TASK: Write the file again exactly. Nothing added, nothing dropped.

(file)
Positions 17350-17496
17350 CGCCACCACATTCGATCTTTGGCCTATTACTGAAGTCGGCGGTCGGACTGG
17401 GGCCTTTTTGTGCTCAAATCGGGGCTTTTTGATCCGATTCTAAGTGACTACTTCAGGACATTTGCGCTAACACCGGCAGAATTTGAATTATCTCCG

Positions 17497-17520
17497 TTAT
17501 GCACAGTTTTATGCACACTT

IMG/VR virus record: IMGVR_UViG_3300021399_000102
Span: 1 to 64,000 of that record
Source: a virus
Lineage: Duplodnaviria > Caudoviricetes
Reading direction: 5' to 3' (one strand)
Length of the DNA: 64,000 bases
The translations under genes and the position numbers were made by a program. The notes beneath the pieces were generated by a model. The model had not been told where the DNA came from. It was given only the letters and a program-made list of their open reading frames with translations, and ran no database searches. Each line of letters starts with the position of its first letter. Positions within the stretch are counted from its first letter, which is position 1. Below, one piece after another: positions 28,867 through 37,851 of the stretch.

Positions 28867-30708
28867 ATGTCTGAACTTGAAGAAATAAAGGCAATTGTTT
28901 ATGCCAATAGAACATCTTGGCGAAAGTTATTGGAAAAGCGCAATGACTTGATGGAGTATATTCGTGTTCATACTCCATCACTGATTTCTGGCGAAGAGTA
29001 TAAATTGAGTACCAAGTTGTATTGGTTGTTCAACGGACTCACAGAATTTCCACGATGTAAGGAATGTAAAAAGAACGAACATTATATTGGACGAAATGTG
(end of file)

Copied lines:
Positions 17350-17496
17350 CGCCACCACATTCGATCTTTGGCCTATTACTGAAGTCGGCGGTCGGACTGG
17401 GGCCTTTTTGTGCTCAAATCGGGGCTTTTTGATCCGATTCTAAGTGACTACTTCAGGACATTTGCGCTAACACCGGCAGAATTTGAATTATCTCCG

Positions 17497-17520
17497 TTAT
17501 GCACAGTTTTATGCACACTT

IMG/VR virus record: IMGVR_UViG_3300021399_000102
Span: 1 to 64,000 of that record
Source: a virus
Lineage: Duplodnaviria > Caudoviricetes
Reading direction: 5' to 3' (one strand)
Length of the DNA: 64,000 bases
The translations under genes and the position numbers were made by a program. The notes beneath the pieces were generated by a model. The model had not been told where the DNA came from. It was given only the letters and a program-made list of their open reading frames with translations, and ran no database searches. Each line of letters starts with the position of its first letter. Positions within the stretch are counted from its first letter, which is position 1. Below, one piece after another: positions 28,867 through 37,851 of the stretch.

Positions 28867-30708
28867 ATGTCTGAACTTGAAGAAATAAAGGCAATTGTTT
28901 ATGCCAATAGAACATCTTGGCGAAAGTTATTGGAAAAGCGCAATGACTTGATGGAGTATATTCGTGTTCATACTCCATCACTGATTTCTGGCGAAGAGTA
29001 TAAATTGAGTACCAAGTTGTATTGGTTGTTCAACGGACTCACAGAATTTCCACGATGTAAGGAATGTAAAAAGAACGAACATTATATTGGACGAAATGTG